#521 Loh, Jul 18, 2021
    Last edited: Jul 18, 2021
  2. Loh

    Loh Regular Member

    Joined:
    Oct 9, 2002
    Messages:
    16,817
    Likes Received:
    899
    Occupation:
    Stock Broker
    Location:
    Singapore Also Can
    2. SINGAPORE’S DEBUTANTS TAKE CENTRE STAGE
    [​IMG]
    View attachment 198991
    View attachment 198990
    Amita Berthier in action for Singapore at the 2019 SEA Games. (Photo: Matthew Mohan)
    Seventeen athletes will make their Olympic debuts for Singapore, and they are history makers in their own right.

    Take Jonathan Chan and Freida Lim, the first two divers to qualify in the sport for Singapore; the same for Amita Berthier and Kiria Tikanah in fencing; Chantal Liew in open water swimming; and equestrienne Caroline Chew.

    Sailor Ryan Lo is another who will make his first appearance at the Olympics. Lo is currently ranked 10th in the world in the men's laser class and finished seventh in the men’s laser event at the Allianz Regatta World Cup series last month.

    Lo won gold at the 2019 and 2017 editions of the SEA Games in the men's laser. He also has two Asian Games bronzes - one from 2018 and one in the optimist class in 2010.

    He is the second Olympian in his family after his half-sister Man Yi.

    Another rising star is Berthier, who was once the world's top-ranked junior fencer. The 20-year-old will be competing in the women's individual foil event at Tokyo 2020.

    Berthier was the first Singaporean fencer to win a Junior World Cup title, in Havana in 2017. She has since continued that form into her senior career, winning two consecutive golds in the women's individual foil at the 2017 and 2019 SEA Games. The youngster is currently ranked 60th in the world.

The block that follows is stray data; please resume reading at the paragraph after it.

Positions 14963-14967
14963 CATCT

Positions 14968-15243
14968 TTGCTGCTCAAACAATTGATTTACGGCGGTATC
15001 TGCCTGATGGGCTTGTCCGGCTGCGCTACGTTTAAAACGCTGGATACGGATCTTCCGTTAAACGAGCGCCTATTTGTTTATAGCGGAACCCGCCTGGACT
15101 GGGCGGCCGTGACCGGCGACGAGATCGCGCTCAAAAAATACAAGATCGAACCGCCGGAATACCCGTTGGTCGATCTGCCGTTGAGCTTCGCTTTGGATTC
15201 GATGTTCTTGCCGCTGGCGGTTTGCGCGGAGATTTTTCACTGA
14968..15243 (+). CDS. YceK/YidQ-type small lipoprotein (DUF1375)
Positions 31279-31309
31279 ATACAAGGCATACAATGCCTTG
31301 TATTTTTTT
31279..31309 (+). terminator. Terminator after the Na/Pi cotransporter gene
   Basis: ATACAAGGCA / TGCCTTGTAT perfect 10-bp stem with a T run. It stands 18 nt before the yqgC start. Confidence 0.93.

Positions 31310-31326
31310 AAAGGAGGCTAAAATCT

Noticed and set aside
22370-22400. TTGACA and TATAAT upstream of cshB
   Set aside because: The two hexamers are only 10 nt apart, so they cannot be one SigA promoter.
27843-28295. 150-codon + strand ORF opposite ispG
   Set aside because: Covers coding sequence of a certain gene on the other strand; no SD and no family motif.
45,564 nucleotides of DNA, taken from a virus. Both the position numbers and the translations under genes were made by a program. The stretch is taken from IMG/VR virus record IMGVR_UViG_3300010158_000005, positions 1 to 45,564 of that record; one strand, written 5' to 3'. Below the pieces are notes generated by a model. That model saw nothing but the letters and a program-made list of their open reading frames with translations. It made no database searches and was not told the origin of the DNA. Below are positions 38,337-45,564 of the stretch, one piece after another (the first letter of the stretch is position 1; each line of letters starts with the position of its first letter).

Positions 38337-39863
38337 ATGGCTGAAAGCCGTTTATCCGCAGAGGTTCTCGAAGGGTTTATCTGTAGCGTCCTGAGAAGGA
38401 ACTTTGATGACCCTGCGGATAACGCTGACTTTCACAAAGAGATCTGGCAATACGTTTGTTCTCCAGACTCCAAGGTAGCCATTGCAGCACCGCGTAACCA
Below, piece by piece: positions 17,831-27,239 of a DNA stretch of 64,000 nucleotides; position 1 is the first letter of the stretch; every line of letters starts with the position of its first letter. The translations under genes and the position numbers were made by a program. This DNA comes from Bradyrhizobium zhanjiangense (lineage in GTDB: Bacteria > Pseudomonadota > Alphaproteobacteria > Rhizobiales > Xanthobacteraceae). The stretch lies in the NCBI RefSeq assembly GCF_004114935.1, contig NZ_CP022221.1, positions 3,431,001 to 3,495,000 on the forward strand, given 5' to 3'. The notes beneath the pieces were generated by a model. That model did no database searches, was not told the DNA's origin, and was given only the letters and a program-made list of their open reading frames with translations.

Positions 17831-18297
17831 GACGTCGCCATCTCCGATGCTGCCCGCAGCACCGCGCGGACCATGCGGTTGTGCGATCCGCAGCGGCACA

Berthier's fellow fencer Kiria qualified for the Tokyo Olympics by winning the women's epee event at the Asia-Oceania Olympic qualification tournament in Tashkent earlier this year. She is the reigning SEA Games gold medallist in the same event after winning in 2019 in the Philippines.

    [​IMG]
    View attachment 198989
    Chantal Liew competes at the 2017 SEA Games. (Photo: Sport Singapore/Stefanus Ian)
    There is also Liew, who had decided that she was going to retire from open water swimming prior to her Olympic qualifier in Setubal, Portugal. But the former pool swimmer made the cut and will get one more race at the Olympics in Japan.

    Liew made history for Singapore at the 2017 SEA Games when she became the first Singaporean to clinch a medal in the sport, taking silver.
     
  3. Loh

    Loh Regular Member

    Joined:
    Oct 9, 2002
    Messages:
    16,817
    Likes Received:
    899
    Occupation:
    Stock Broker
    Location:
    Singapore Also Can
    3. CAN QUAH ZHENG WEN TAKE THE NEXT STEP?


    [​IMG]
    View attachment upload_2021-7-19_11-19-44.gif
    Zheng Wen Quah competes in men's 200-meter butterfly at the US Open swimming championships Saturday, Nov. 14, 2020, in Irvine, Calif. (AP Photo/Ashley Landis)

    Quah competed in three events at the 2016 Games in Rio de Janeiro, and qualified for the semi-finals in two. He finished 15th in the 100m butterfly and narrowly missed the final in the 200m butterfly, finishing 10th.